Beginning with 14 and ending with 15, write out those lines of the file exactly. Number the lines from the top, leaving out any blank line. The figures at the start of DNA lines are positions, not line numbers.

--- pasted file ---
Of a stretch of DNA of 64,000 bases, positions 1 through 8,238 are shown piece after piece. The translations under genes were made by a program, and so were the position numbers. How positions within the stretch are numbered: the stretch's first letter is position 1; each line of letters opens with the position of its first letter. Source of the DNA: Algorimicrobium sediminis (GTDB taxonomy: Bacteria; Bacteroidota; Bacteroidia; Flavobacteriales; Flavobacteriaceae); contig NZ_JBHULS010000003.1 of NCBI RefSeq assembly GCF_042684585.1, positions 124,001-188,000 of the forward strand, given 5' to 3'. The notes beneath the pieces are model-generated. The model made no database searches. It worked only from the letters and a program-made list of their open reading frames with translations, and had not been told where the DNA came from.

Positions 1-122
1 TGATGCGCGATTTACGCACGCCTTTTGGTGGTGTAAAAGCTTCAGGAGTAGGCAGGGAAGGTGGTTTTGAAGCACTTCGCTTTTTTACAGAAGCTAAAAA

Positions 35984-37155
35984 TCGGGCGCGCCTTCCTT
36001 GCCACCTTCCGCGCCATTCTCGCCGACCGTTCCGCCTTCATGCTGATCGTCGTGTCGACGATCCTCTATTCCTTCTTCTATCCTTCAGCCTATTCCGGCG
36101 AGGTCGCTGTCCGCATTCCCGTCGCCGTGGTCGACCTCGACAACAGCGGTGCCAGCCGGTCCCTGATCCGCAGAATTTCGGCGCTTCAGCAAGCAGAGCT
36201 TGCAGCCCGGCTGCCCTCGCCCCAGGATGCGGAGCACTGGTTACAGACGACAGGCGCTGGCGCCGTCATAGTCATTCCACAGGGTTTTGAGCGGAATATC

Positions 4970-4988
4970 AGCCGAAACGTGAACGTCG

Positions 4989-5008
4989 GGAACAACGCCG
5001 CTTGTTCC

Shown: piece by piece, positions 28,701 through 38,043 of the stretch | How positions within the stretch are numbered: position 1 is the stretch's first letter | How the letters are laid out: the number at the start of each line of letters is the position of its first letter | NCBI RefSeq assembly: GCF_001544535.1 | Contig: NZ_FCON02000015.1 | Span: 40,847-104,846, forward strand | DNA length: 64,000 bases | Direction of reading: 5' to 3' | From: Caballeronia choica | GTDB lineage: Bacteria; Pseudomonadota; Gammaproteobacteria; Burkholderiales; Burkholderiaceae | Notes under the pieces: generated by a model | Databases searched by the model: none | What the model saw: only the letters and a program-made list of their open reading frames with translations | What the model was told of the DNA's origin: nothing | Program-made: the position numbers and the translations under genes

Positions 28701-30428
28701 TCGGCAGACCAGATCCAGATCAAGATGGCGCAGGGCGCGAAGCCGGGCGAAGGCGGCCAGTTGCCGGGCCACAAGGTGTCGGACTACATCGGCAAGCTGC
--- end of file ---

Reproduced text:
Shown: piece by piece, positions 28,701 through 38,043 of the stretch | How positions within the stretch are numbered: position 1 is the stretch's first letter | How the letters are laid out: the number at the start of each line of letters is the position of its first letter | NCBI RefSeq assembly: GCF_001544535.1 | Contig: NZ_FCON02000015.1 | Span: 40,847-104,846, forward strand | DNA length: 64,000 bases | Direction of reading: 5' to 3' | From: Caballeronia choica | GTDB lineage: Bacteria; Pseudomonadota; Gammaproteobacteria; Burkholderiales; Burkholderiaceae | Notes under the pieces: generated by a model | Databases searched by the model: none | What the model saw: only the letters and a program-made list of their open reading frames with translations | What the model was told of the DNA's origin: nothing | Program-made: the position numbers and the translations under genes

Positions 28701-30428